Does Material and Service Offshoring Improve Domestic Productivity? Evidence from Japanese manufacturing industries
An increasing number of manufacturers are shifting some stages of the production process offshore. This study investigates the effects of offshoring on productivity in Japanese manufacturing industries for the period 1988-2004. Material offshoring, as measured by an import share of intermediate material inputs, has steadily increased during the period, with a pronounced increase in offshoring to Asian countries. In a wide range of specifications, we find significantly positive correlations between material offshoring and productivity at the industry level. The estimates are particularly robust for offshoring to Asia. These results suggest that Japanese manufacturing firms have developed an extensive international division of labor in East Asia, which in turn may have enhanced domestic productivity. In contrast, service offshoring, as measured by an import ratio of service inputs, is not associated with industry-level productivity. We find a positive correlation between offshoring and productivity only for information services, suggesting that in this segment, offshoring offers potential benefits.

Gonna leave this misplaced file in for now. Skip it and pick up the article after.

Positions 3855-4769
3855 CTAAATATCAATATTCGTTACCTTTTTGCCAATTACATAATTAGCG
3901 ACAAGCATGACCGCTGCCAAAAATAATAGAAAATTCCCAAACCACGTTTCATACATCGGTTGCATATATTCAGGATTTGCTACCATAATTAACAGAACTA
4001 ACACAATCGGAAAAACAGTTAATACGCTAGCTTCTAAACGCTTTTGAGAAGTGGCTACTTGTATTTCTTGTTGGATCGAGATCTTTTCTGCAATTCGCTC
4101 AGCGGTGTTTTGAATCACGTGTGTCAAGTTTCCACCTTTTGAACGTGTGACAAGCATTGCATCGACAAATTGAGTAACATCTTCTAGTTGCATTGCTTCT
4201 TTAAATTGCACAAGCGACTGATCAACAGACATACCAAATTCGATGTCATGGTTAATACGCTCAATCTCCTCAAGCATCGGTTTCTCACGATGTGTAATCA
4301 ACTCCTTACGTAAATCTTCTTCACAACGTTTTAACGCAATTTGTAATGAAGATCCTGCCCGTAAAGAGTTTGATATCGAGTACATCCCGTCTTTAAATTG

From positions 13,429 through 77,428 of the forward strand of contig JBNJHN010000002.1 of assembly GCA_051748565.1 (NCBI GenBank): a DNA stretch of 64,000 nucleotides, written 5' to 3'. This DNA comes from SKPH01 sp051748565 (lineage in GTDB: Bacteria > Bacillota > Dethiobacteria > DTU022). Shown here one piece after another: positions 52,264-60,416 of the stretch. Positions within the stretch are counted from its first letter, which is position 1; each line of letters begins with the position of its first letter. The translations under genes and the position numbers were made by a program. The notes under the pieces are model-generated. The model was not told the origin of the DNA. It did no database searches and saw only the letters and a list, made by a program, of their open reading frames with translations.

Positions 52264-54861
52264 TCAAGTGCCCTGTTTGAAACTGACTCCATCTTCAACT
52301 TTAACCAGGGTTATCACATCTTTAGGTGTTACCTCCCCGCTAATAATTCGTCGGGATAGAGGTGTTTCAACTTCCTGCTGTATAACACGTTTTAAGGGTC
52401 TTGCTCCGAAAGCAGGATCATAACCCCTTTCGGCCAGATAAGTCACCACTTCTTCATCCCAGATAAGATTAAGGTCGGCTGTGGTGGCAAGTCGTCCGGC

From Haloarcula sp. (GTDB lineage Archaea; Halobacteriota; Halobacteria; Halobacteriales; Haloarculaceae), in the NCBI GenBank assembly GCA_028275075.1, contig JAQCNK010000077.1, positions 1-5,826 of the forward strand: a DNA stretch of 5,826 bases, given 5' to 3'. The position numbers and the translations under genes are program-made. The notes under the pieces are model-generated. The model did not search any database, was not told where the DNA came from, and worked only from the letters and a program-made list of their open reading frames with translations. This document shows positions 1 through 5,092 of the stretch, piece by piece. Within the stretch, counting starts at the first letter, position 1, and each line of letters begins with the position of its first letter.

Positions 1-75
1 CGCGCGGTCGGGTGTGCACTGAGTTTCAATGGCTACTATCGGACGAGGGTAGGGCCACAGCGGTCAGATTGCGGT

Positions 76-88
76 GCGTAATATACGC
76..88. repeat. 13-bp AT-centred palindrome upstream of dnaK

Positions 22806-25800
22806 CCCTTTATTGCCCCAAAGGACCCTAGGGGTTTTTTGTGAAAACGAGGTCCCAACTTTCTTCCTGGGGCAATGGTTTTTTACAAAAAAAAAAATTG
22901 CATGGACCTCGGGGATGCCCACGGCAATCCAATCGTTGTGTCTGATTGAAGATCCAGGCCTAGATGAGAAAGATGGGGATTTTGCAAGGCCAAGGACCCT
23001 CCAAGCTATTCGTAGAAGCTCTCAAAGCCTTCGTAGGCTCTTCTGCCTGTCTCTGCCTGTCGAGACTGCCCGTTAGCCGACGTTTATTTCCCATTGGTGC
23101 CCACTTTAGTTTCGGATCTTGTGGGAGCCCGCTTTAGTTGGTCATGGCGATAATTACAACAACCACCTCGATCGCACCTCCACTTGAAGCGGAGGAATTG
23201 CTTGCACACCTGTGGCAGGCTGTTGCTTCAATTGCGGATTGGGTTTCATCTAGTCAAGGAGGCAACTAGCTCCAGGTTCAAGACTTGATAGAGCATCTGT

|Date of creation:||Feb 2010|
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